BELFAST, Maine — The husband of Lynn Arsenault, who was shot to death in Belfast in 2013, has won a $1 million award in his wrongful death lawsuit against convicted killer Todd Gilday.

Although Donald Arsenault Jr. of Garland is unlikely to collect much from the former tax examiner who was sentenced to 50 years in prison for the crime, the civil court process has been important, Arsenault’s attorney James O’Connell said Tuesday.

A judgment was handed down by Judge Robert Murray at Waldo County Superior Court late last month.

“I think that the purpose of filing the lawsuit was just to seek some form of affirmation that a wrong was caused here and an enormous loss was suffered by a lot of people as a result,” O’Connell said. “And just to obtain some measure of justice for Lynn’s legacy.”

Lynn Arsenault’s death rocked the small midcoast city where she had worked for many years at MBNA and then Bank of America, and where friends remembered her as a compassionate, caring person with a radiant smile that could light up a room.

“Why would you murder someone you didn’t know?” her friend Greg Johnson told Gilday during his 2014 sentencing hearing. “Lynn was the most loving and caring person I ever knew. Lynn was a loving mother, wife, employee and friend. Your careless, reckless, stupid act stole her from our lives. We are going to miss her forever. I know my question of ‘why’ will never be answered. But her loss will always be remembered.”

According to information presented at the sentencing hearing, Lynn Arsenault had gone to Belfast on Aug. 28, 2013, to be with her 22-year-old son, Mathew Day, who lived in her yellow house on Waldo Avenue. Day and Gilday were described as friends who got drugs for each other, and sometime before Gilday went to the Waldo Avenue home that night he had consumed a large amount of opiates. Assistant Attorney General Leane Zainea told the court during the sentencing hearing that on Aug. 28, Gilday had gone to a gravel pit to practice with the Mossberg shotgun he later used to kill Arsenault. He also had talked to other people about how angry he was at Mathew Day.

Day invited Gilday over in an attempt to quell his friend’s anger, Zainea told the court.

“He didn’t arrive at Lynn’s residence with the intent to talk,” she said. “He went with the intent to kill.”

Gilday shot through the door of the home, then shot Mathew Day in the stomach and arm, seriously injuring him. Then Lynn Arsenault came out of her bedroom, Day told police, and may have tried to grab the gun from Gilday before he fired at her, shooting her in the chest at close range.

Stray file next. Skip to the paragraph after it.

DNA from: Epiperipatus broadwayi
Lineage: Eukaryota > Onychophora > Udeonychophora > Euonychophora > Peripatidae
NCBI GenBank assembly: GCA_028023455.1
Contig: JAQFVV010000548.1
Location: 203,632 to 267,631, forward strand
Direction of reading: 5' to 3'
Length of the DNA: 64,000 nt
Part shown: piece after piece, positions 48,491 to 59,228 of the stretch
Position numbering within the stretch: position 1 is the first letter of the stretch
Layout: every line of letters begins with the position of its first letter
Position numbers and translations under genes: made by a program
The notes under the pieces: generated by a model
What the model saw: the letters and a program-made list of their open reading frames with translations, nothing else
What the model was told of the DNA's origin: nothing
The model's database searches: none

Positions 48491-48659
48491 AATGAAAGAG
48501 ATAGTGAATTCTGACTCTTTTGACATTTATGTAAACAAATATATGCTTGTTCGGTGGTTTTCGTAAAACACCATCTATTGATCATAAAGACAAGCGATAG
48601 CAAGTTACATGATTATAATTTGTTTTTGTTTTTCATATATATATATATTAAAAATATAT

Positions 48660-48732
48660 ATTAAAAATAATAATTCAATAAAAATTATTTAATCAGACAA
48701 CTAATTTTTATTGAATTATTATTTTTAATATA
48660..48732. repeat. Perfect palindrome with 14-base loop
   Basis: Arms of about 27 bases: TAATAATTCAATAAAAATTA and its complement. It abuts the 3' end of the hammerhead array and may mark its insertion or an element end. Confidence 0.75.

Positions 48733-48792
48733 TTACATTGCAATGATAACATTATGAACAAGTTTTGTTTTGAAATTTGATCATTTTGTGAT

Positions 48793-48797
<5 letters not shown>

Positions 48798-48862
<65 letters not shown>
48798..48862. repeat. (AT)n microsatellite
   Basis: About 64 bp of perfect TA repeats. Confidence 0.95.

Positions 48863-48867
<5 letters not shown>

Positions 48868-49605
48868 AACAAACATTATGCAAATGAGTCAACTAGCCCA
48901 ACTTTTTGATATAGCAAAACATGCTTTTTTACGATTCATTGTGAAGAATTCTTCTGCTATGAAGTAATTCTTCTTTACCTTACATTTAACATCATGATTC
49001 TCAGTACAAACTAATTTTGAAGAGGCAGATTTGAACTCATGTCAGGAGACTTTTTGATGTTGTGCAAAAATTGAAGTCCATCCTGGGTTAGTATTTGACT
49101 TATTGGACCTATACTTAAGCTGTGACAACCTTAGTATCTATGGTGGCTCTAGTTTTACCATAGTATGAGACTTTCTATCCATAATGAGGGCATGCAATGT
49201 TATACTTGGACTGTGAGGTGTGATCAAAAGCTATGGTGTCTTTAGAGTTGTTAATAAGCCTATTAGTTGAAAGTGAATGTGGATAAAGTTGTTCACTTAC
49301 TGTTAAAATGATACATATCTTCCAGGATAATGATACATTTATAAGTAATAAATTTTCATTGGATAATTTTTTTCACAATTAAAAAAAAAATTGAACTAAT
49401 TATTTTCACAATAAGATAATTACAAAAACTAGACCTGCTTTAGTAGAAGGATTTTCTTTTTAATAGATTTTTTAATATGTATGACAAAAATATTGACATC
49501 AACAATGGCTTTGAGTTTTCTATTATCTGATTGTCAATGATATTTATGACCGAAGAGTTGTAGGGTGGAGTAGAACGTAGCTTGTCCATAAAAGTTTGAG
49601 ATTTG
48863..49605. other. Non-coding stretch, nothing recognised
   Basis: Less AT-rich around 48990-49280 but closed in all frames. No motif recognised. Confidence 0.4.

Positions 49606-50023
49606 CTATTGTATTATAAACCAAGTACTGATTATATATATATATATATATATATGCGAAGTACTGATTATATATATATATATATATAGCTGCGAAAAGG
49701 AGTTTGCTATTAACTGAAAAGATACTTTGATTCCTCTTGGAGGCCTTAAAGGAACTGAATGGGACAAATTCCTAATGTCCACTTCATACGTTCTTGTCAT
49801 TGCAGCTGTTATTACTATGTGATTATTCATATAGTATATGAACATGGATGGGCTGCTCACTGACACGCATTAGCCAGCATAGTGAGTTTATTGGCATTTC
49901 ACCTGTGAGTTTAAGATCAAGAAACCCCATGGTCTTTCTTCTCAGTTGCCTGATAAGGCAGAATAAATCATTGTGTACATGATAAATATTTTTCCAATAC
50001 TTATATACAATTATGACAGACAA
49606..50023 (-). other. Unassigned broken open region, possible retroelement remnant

O’Connell said Tuesday that Maine law caps the amount of money a victim’s family members can be awarded for their loss and sadness at $500,000. However, the state’s wrongful death statute also permits the estate of a deceased person to recover money for the pain and suffering that the deceased person felt before their death, he said.

“Based on the evidence we learned from the extremely thorough investigation that the AG’s office conducted, it appears that Lynn must have had at least some moments of knowledge of what was happening, and fear,” O’Connell said.

After the shootings, Gilday drove himself to Pen Bay Medical Center in Rockport, where he asked to be admitted to the psychiatric and addiction recovery unit and told the staff that he was a drug addict and had had a “very bad night,” according to a police affidavit. He originally pleaded not guilty by reason of insanity to charges of intentional and knowing murder, aggravated attempted murder and elevated aggravated assault. He later changed his plea to guilty.

O’Connell said that in his opinion, one small positive outcome of the civil court process that recently ended is that Gilday expressed his “extreme remorse and sadness” for the pain he caused. The attorney met with the convicted killer in prison for a deposition about the incident.

“What Mr. Gilday told me was that he had absolutely no memory of what happened, and no memory of being angry at his friend, Mathew,” O’Connell said. “But he admits and believes he did everything that he was accused of. He explained that he had fallen into sort of a terrible and powerful drug addiction related to pain, and, I think, serious ADHD-type issues, and at the time of the incident he believes he was … essentially in a drug-induced haze that caused him to act in that way.”

Gilday is most likely going to be in prison for the rest of his life and has lost all his assets as a result of what happened, but the civil court decision will endure and allow Donald Arsenault to collect from Gilday should the opportunity ever arise.

O’Connell said the wrongful death lawsuit has been a part of his client’s grieving process.

“Mr. Arsenault is a very strong man of very few words,” the lawyer said. “He misses his wife. He’s sad that she’s not with him. And he’s pleased that the legal process has served its purpose.”